Course Notes: A Crash Course on Causality -- Week 4: Inverse Probability of Treatment Weighting (IPTW)

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Inverse Probability of Treatment Weighting

Motivating example

  • Suppose there is a single confounder \(X\), with propensity scores \[ P(A=1\mid X=1) = 0.1, \quad P(A=1\mid X=0) = 0.8 \]

  • In propensity score matching, for subjects with \(X=1\), 1 out of 9 controls will be matched to the treated

    • Thus, 1 person in the treated group counts the same as 9 people from the control group

    • So rather than matching, we could use all data, but down-weight each control subject to be just 1/9 of the treated subject

Inverse probability of treatment weighting (IPTW)

  • IPTW weights: inverse of the probability of treatment received

    • For treated subjects, weight by \(1/P(A=1\mid X)\)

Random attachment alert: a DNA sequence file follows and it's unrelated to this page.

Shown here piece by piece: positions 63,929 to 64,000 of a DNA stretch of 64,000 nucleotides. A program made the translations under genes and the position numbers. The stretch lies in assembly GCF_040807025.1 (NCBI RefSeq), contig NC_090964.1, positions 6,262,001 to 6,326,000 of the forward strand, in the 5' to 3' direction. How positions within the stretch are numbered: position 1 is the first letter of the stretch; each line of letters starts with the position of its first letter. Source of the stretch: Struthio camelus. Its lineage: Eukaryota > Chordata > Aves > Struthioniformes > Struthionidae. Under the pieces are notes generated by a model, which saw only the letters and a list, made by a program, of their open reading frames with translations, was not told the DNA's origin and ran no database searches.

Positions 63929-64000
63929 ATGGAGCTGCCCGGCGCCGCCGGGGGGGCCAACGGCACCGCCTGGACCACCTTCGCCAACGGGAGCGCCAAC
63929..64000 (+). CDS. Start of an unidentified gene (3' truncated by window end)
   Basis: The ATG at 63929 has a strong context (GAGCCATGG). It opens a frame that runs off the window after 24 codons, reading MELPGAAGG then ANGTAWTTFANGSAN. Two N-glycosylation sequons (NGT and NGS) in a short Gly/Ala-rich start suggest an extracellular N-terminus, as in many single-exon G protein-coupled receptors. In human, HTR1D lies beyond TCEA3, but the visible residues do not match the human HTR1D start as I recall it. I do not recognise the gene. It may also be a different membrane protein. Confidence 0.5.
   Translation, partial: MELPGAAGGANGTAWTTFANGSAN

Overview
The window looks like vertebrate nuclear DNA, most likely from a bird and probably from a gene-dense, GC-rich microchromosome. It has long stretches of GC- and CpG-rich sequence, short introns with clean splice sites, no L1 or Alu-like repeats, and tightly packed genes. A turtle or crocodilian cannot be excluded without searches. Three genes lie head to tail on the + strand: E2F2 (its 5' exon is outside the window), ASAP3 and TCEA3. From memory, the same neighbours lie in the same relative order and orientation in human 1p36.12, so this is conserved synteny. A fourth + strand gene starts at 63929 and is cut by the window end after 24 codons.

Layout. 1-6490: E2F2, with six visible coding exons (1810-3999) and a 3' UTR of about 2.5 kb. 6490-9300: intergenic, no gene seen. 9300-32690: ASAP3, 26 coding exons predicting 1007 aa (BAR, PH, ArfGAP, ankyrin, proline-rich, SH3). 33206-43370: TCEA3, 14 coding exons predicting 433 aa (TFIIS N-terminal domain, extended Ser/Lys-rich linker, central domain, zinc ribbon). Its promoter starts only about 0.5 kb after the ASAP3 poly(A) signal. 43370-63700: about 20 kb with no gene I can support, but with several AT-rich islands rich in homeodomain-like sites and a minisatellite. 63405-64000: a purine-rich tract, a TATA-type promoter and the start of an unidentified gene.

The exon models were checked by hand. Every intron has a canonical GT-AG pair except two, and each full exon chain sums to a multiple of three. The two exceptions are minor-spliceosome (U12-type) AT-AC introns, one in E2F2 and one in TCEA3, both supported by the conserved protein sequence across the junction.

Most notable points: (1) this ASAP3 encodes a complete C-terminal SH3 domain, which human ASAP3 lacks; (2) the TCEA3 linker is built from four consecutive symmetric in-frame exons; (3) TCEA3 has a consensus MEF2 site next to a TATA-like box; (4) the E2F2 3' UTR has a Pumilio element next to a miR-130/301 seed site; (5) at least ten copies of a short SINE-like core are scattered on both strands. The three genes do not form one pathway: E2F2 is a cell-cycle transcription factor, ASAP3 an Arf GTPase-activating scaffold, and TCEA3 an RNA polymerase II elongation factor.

• For control subjects, weight by \(1/P(A=0\mid X)\)
  • In the previous example

    • For \(X=1\), the weight for a treated subject is \(1/0.1 = 10\), and the weight for a control subject is \(1/0.9 = \frac{10}{9}\)

    • For \(X=0\), the weight for a treated subject is \(1/0.8 = \frac{5}{4}\), and the weight for a control subject is \(1/0.2 = 5\)

  • Motivation: in survey sampling, it is common to oversample some subpopulation, and then use Horvitz-Thompson estimator to estimate population means

Pseudo population

  • IPTW creates a pseudo-population where treatment assignment no longer depend on \(X\)

    • So there is no confounding in the pseudo-population

  • In the original population, some people were more likely to get treated based on their \(X\)’s

  • In the pseudo-population, everyone is equally likely to get treated, regardless of their \(X\)’s

Estimation with IPTW

  • We can estimate \(E(Y^1)\) as below \[ \frac{\sum_{i=1}^n \frac{1}{\pi_i} A_i Y_i} {\sum_{i=1}^n \frac{1}{\pi_i} A_i } \]

    • where \(\pi_i = P(A_i=1|X_i)\) is the propensity score
    • The numerator is the sum of \(Y\)’s in treated pseudo-population
    • The denominator is the number of subjects in treated pseudo-population
  • We can estimate \(E(Y^0)\) as below \[ \frac{\sum_{i=1}^n \frac{1}{1-\pi_i} (1-A_i) Y_i} {\sum_{i=1}^n \frac{1}{1-\pi_i} (1-A_i) } \]

  • Average treatment effect: \(E(Y^1) - E(Y^0)\)